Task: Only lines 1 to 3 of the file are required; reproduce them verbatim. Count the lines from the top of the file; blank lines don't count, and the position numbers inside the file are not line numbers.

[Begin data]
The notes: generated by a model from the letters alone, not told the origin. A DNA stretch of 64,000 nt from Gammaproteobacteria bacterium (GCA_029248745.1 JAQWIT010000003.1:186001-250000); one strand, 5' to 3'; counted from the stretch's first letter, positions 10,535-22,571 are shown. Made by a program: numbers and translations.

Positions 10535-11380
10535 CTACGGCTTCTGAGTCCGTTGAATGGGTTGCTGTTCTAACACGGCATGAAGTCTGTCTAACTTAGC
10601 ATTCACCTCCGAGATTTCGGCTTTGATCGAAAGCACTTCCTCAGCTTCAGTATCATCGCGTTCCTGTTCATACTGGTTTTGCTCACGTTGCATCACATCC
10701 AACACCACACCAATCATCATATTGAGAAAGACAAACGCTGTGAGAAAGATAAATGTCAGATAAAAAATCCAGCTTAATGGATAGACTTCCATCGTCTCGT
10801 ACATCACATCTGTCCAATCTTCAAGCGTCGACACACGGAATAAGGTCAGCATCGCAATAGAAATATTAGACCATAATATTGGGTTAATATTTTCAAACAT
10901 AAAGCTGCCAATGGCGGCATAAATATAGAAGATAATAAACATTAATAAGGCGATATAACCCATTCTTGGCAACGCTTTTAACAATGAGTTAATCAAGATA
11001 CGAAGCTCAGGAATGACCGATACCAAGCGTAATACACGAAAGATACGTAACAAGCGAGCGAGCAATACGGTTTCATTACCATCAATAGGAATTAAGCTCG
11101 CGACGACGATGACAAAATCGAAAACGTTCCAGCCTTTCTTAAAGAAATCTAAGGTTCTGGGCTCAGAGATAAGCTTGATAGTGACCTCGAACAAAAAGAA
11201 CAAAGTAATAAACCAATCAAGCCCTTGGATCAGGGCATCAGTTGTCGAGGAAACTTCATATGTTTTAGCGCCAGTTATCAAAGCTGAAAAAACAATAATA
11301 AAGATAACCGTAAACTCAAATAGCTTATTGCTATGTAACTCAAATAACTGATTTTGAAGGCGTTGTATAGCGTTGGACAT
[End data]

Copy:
The notes: generated by a model from the letters alone, not told the origin. A DNA stretch of 64,000 nt from Gammaproteobacteria bacterium (GCA_029248745.1 JAQWIT010000003.1:186001-250000); one strand, 5' to 3'; counted from the stretch's first letter, positions 10,535-22,571 are shown. Made by a program: numbers and translations.

Positions 10535-11380
10535 CTACGGCTTCTGAGTCCGTTGAATGGGTTGCTGTTCTAACACGGCATGAAGTCTGTCTAACTTAGC